A closer look at the results of the District 3 preliminary election

Much of the fallout from last week’s City Council election has been focused on the defeats of two incumbent district city councillors – Ricardo Arroyo and Kendra Lara – and rightfully so. Never before had any incumbents been bounced by voters in the first round. It was an unprecedented rebuke of two sitting elected members in the modern era of the council.

Beyond that, the outcome of the 7-person preliminary contest for the open seat in District 3 merits closer inspection this week. If election victories were decided by how many precincts one candidate wins, then the District 3 race might be considered a close one. There are 32 precincts in the district. The overall winner, John FitzGerald, won 15 of them. The second-place finisher, Joel Richards, was the top vote-getter in 13 precincts. Ann Walsh, who finished closely behind Richards but out of contention for the November final, won 3 precincts. There was one tie— Columbia Point’s 13-3— in which Richards and Walsh both earned 19 votes.

But elections are won by cumulative raw numbers and by that measure, this was a runaway victory for John FitzGerald, who earned 43 percent of the 6,450 votes cast. Joel Richards won 19 percent. There was a 1,547-vote difference between the two finalists. The five other candidates – Walsh, Matt Patton, Jennifer Johnson, Barry Lawton, and Rosalind Wornum – won 2,177 combined.

The precinct-by-precinct totals also indicate just how dominant FitzGerald was in topping the ticket. He amassed lopsided victories in places like Florian Hall’s dual precinct in Ward 16, where he notched 583 votes. The next highest total at Florian was Ann Walsh with 82. At the Adams Street Library’s 16-9, he posted a landslide with 381 votes out of a total 432 cast. Walsh came in second in that precinct with 23 votes.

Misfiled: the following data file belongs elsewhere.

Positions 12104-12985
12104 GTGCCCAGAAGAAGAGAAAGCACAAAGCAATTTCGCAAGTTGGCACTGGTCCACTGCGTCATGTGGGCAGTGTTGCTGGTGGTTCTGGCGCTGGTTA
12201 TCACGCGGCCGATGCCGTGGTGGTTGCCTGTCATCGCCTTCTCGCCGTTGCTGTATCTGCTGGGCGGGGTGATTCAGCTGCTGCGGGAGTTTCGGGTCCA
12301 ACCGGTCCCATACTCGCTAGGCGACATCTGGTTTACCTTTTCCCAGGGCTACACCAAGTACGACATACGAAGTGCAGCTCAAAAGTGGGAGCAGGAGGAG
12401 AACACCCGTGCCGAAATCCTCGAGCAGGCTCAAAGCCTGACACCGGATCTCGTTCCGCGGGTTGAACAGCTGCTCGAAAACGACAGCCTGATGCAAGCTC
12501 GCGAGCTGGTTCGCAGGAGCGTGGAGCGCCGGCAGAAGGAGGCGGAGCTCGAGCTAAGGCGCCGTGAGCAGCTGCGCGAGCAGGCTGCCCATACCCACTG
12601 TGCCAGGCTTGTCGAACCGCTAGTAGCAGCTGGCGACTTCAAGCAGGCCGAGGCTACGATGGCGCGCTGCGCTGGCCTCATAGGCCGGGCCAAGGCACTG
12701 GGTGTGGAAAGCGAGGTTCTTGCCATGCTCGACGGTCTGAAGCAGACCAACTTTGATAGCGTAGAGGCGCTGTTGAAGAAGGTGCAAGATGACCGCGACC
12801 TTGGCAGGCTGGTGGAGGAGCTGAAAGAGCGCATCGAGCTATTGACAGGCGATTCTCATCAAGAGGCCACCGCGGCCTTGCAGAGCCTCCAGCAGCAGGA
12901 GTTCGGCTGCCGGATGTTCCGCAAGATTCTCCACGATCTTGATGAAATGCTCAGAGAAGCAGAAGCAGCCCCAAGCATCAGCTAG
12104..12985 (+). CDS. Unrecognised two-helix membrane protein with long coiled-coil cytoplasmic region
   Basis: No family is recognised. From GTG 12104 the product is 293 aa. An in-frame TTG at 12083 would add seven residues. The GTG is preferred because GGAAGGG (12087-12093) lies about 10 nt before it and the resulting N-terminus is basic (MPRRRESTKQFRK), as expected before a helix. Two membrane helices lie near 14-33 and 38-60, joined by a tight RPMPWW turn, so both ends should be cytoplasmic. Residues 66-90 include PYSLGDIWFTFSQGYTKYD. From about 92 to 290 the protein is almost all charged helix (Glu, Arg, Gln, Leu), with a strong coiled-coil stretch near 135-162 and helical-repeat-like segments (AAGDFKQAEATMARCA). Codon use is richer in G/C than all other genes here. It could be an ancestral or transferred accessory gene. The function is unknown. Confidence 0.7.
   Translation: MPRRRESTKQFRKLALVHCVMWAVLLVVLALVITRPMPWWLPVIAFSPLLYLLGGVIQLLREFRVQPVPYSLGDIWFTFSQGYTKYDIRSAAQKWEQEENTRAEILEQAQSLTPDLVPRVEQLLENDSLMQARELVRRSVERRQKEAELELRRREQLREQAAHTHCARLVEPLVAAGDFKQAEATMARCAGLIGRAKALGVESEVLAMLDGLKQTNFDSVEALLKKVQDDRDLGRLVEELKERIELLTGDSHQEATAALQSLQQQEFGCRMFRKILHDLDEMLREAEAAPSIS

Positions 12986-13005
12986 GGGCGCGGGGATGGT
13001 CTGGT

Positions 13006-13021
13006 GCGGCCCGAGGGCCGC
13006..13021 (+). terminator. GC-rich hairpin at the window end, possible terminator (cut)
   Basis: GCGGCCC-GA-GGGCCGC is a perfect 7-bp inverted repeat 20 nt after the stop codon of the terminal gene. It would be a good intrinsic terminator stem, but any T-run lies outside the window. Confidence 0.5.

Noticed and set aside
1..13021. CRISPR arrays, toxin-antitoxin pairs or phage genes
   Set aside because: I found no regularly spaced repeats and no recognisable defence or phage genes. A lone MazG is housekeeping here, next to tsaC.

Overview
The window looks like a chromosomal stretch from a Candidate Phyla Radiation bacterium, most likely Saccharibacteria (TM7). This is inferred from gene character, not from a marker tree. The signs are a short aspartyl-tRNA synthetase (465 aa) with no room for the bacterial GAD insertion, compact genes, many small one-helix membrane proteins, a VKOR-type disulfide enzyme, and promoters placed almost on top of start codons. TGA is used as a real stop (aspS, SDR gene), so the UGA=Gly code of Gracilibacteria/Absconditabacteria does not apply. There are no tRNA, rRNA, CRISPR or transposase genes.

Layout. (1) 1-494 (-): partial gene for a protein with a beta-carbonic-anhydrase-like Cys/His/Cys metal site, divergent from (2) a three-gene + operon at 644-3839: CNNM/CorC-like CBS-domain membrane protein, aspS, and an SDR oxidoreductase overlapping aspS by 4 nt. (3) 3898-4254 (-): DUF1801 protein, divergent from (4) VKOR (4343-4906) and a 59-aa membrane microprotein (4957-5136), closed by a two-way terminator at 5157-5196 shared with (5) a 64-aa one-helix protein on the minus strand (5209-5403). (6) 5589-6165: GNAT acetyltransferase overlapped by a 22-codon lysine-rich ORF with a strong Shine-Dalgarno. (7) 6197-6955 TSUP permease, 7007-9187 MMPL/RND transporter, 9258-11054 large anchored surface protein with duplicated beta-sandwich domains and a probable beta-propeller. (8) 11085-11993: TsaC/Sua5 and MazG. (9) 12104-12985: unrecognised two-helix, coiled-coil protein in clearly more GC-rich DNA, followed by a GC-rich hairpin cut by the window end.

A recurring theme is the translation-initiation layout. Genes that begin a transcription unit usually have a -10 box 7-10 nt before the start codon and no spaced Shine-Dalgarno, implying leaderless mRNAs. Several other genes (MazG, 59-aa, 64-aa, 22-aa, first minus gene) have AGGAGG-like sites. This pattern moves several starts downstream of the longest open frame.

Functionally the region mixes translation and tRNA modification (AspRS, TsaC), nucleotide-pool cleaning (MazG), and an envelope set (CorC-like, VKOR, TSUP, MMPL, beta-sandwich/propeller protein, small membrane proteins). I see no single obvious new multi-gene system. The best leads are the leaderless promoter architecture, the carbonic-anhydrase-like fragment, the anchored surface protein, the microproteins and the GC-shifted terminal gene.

Richards was the top choice in Fields Corner and nearby sections of Meetinghouse Hill in Ward 15. But he never cracked triple-digit territory anywhere in the district. His best performance was 16-6, where he posted 94 votes to FitzGerald’s 55.

By just about every measure, FitzGerald has the upper hand heading into the Nov. 7 final election. He’s backed by the current councillor, Frank Baker, and counts among his key allies former Mayor Martin J. Walsh, a voter in District 3.

But, what about those 2,177 votes that neither Richards nor FitzGerald snared last week? Ann Walsh, who finished just 83 votes behind Richards, might move the needle with some of the 1,155 voters who circled the oval next to her name on Sept. 12. That may explain why FitzGerald stopped by Walsh’s election night gathering in Lower Mills before making an appearance at his own party in Adams Village.

District elections are intimate by nature and not purely about policy positions and ideology. Relationships, accidents of geography, and chance encounters at the coffee shop and ballfields can’t be factored out of the equation. There’s also the matter of a new dynamic in November with the at-large field — which was not on last week’s ballot— drawing in added energy, volunteers, and, probably, more voters.

There’s a contest in District 3. Stay tuned to The Reporter for in-depth coverage.

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